CORNER BROOK Referring to the province as “Newfoundland Inc.,” Bill Barry says the most important issue facing the province is generating cash flow and controlling expenditures.
The Corner Brook businessman, who announced his bid for leadership of the provincial Progressive Conservative party Wednesday, said Newfoundland and Labrador could use someone like him at the helm to help ensure the province takes the right path to the future.
Barry made his formal announcement to a supportive crowd that filled the Greenwood Inn and Suites ballroom.
He entered the room to the sounds of “Revolution” by The Beatles blaring over the speakers and finished to the same song and a standing ovation from his supporters.
“This is the business of Newfoundland Inc. and who are the shareholders? The taxpayers are the shareholders,” Barry said in a media scrum after the press conference.
“Whoever is elected, we are responsible to operate in the best interest of our shareholders, who are our taxpayers. It’s really that simple.”
On either side of the hotel ballroom, Barry had posters that contained the words “democracy, transparency, accountability, humility.” At the bottom of the poster was a “29” with a red stroke through it, symbolizing Barry’s disdain for Bill 29, the new privacy legislation instituted by the current provincial government.
During his speech to the crowd, Barry referred to the privacy legislation as “the most undemocratic thing I have seen in my life.” He said there are obviously some things that cannot be public knowledge, but said this legislation gives government too much control over what people are allowed to know.
“There has never been a time in my lifetime that I have seen so many people across the island that say ‘we just don’t know what’s happening, we want to know more and every time we try to find out more, somebody tells us it’s not available,’” he said. “That’s just not good enough.”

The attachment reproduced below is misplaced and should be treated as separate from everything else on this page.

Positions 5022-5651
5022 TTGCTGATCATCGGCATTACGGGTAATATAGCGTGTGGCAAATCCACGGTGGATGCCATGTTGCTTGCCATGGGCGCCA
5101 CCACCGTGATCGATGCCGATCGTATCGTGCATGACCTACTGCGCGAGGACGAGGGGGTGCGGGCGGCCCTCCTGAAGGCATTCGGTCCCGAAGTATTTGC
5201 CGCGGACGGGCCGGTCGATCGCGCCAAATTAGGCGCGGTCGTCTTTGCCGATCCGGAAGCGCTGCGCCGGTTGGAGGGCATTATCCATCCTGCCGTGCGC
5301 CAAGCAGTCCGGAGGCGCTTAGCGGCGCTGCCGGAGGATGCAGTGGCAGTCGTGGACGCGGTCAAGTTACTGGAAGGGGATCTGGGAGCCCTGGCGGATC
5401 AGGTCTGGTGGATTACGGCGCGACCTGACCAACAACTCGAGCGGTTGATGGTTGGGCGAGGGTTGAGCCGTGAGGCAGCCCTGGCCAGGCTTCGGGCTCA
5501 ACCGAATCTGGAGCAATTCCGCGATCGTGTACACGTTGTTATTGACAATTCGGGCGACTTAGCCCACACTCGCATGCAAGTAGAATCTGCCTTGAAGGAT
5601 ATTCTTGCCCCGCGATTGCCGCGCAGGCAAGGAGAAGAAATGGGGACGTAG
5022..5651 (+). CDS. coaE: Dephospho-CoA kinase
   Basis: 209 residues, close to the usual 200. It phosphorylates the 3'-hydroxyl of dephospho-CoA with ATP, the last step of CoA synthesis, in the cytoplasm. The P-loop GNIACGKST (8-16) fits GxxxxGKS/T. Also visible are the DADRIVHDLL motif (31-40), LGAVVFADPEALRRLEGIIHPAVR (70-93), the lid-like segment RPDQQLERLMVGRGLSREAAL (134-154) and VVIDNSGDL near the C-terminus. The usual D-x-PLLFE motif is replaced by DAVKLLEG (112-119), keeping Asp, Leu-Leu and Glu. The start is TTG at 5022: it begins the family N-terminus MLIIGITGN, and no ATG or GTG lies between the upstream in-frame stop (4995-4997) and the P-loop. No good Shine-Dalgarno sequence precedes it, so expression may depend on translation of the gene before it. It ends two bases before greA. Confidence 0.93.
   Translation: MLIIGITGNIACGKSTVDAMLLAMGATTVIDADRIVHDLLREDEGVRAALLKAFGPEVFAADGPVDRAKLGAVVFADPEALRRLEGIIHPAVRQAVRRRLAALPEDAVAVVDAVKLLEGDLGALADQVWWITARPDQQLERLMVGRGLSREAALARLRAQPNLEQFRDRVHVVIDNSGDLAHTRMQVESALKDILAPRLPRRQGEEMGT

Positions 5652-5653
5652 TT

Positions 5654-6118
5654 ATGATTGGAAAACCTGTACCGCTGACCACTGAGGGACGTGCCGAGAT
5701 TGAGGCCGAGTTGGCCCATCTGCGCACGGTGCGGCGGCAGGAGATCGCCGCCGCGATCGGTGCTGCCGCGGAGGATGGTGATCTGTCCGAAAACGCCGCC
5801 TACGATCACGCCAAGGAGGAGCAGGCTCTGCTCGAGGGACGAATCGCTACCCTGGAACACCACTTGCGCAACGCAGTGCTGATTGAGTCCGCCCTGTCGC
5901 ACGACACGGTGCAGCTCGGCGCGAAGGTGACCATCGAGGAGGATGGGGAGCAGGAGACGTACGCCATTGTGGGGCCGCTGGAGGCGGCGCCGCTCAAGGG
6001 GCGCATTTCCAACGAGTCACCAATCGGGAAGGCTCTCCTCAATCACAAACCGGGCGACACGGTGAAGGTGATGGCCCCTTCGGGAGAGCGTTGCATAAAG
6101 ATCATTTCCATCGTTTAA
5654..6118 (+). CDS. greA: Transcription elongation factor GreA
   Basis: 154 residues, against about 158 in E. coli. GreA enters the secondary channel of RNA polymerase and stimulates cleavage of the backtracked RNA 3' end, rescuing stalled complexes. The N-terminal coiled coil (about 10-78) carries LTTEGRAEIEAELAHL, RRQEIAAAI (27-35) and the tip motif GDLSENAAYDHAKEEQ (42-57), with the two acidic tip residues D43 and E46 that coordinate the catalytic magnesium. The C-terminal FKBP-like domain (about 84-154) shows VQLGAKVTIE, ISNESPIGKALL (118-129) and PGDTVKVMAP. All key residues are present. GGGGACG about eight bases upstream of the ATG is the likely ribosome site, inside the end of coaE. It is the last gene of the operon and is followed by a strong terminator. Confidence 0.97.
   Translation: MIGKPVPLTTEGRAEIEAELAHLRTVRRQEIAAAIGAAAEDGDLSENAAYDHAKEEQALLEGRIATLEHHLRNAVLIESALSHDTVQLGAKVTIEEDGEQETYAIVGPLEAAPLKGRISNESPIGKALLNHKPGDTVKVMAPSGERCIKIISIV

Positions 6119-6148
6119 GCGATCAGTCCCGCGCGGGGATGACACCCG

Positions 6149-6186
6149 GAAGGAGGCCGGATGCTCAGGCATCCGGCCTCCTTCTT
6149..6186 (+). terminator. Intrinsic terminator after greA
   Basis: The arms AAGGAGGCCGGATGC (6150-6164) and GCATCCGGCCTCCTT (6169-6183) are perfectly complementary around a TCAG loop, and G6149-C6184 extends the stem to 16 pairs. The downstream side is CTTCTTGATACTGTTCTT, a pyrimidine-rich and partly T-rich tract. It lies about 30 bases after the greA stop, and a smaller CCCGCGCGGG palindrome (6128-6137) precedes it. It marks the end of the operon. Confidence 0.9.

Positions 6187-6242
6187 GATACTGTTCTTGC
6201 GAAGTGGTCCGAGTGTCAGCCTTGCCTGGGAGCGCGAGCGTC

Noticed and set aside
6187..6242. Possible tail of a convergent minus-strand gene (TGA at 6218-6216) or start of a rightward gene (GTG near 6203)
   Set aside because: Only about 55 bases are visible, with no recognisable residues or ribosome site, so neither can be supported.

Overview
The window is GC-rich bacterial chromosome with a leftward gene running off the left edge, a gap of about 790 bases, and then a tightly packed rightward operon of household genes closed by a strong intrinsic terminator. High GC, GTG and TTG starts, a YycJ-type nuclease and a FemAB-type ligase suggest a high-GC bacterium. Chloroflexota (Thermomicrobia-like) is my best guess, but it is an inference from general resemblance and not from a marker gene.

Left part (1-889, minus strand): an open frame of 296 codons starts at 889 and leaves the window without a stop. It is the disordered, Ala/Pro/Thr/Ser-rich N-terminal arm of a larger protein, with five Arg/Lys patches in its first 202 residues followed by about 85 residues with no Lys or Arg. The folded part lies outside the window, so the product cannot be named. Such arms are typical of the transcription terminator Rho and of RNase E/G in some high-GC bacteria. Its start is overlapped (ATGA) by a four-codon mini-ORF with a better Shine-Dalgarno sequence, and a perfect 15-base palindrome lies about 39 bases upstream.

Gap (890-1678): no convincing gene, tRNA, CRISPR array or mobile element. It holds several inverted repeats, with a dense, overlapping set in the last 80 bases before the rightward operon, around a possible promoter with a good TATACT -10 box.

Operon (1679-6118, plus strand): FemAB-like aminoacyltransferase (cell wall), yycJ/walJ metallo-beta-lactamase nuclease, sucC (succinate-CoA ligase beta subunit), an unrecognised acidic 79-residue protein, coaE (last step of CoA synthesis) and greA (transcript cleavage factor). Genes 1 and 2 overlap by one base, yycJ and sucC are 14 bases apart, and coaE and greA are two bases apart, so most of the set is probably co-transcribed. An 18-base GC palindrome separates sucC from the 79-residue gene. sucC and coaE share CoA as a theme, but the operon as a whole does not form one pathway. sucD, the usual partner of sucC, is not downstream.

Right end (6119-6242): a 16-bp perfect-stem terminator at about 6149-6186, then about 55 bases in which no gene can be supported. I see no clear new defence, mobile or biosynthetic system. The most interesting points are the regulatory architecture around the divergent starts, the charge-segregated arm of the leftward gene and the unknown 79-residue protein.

Barry made references to the public’s questioning of major government initiatives like the Muskrat Falls hydroelectricity project and the $110-million loan government has committed to Corner Brook Pulp and Paper.
He said they could possibly be great plans, but he and many others still have questions about the finer details and the benefits for the people of the province who are footing the bills.
“What I don’t know now, I’m going to know and, when I know, the people are going to know,” said Barry. “That’s important to me, or I wouldn’t be running.”
Barry said he will divest his fishing empire, the Barry Group Inc., should he be successful in winning the PC leadership. He has no idea how much support he has from within the current PC caucus.
Running for office is something Barry has contemplated for years. He was approached by the Liberal party years ago and even contemplated running for the current Liberal party when it held a leadership race last fall.
At Wednesday’s press conference, he referred to himself as a fiscal conservative and a social liberal with a bit of environmental “green” in him. After, he told the media he felt the Tories have the better team in office right now in terms of his chances of becoming premier of Newfoundland and Labrador.
“My view ... was the talent pool I could best pick from to run a good government, they were there in the Tory party and they needed a bit of Bill Barry, or somebody like me,” he said. “They needed a bit of good leadership.”
Barry is an outspoken person and said his family and friends have urged him to tone it down if he is to become a politician. He said that won’t happen and that it was important for him to continue speaking his mind on any issue that comes up.
That unapologetic attitude, he added, is something that was fostered in him during his 40 years around the fishery and the tough times he has seen people endure.
“I don’t want to be unreal for anybody,” he said. “If you ask me a question, I’m going to give you a straight answer ... It’s kind of hard for me to turn mellow yellow now. It’s just not in me.”
Barry said he has not given any thought yet to where he would run for a seat in the legislature should he win the Tory leadership race, which is expected to be decided in about four months from now.
Bill Barry acknowledges the crowd gathered at the Greenwood Inn and Suites Wednesday for his announcement that he is seeking the leadership of the provincial Progressive Conservative party.
©Star photo by Geraldine Brophy